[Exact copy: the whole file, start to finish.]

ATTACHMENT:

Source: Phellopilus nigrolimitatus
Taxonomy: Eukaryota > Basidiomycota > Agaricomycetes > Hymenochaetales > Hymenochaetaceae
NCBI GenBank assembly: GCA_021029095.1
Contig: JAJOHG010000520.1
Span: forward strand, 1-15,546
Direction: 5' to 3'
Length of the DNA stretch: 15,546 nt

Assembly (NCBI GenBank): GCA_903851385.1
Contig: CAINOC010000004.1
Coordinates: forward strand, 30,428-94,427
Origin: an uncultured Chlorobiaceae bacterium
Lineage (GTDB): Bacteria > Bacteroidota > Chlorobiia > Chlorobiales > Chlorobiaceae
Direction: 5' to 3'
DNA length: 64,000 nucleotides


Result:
Source: Phellopilus nigrolimitatus
Taxonomy: Eukaryota > Basidiomycota > Agaricomycetes > Hymenochaetales > Hymenochaetaceae
NCBI GenBank assembly: GCA_021029095.1
Contig: JAJOHG010000520.1
Span: forward strand, 1-15,546
Direction: 5' to 3'
Length of the DNA stretch: 15,546 nt

Assembly (NCBI GenBank): GCA_903851385.1
Contig: CAINOC010000004.1
Coordinates: forward strand, 30,428-94,427
Origin: an uncultured Chlorobiaceae bacterium
Lineage (GTDB): Bacteria > Bacteroidota > Chlorobiia > Chlorobiales > Chlorobiaceae
Direction: 5' to 3'
DNA length: 64,000 nucleotides